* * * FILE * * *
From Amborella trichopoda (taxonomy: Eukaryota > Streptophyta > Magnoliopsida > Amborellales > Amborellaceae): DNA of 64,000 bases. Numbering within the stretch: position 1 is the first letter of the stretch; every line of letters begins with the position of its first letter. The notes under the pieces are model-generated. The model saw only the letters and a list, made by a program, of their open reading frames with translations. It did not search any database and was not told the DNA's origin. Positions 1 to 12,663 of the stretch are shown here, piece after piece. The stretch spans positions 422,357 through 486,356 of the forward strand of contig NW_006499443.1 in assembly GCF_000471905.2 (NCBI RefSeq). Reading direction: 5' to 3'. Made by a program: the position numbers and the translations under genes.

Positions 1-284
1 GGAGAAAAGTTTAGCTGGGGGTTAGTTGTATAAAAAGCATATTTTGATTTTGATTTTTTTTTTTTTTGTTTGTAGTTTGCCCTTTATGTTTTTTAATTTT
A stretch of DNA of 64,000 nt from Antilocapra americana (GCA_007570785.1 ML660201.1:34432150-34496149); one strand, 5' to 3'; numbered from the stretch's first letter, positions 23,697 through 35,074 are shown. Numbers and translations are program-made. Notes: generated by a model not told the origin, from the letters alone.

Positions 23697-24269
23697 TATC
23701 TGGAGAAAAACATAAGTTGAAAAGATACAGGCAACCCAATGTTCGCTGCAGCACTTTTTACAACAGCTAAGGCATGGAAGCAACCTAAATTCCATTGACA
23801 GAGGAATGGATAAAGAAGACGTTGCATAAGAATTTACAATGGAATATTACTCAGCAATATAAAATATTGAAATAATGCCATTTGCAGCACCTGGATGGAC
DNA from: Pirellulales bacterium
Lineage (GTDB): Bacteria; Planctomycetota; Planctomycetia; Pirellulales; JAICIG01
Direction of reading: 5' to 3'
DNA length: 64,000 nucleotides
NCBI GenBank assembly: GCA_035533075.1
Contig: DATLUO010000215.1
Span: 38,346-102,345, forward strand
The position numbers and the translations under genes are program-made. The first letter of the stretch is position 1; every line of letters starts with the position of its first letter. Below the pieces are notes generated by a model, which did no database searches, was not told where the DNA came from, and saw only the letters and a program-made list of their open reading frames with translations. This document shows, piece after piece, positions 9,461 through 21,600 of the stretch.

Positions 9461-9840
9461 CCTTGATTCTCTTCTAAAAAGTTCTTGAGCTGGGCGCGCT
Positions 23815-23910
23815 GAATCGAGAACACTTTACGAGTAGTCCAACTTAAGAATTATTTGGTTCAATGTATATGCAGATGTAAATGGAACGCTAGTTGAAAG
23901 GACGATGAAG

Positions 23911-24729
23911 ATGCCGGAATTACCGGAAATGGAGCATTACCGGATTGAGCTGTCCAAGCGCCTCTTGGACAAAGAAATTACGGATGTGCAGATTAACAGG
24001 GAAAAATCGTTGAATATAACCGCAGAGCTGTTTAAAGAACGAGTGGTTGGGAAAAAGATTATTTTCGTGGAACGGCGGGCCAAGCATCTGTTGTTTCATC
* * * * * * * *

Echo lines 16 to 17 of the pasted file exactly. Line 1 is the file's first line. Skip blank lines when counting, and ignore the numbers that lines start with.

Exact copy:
The position numbers and the translations under genes are program-made. The first letter of the stretch is position 1; every line of letters starts with the position of its first letter. Below the pieces are notes generated by a model, which did no database searches, was not told where the DNA came from, and saw only the letters and a program-made list of their open reading frames with translations. This document shows, piece after piece, positions 9,461 through 21,600 of the stretch.

Positions 9461-9840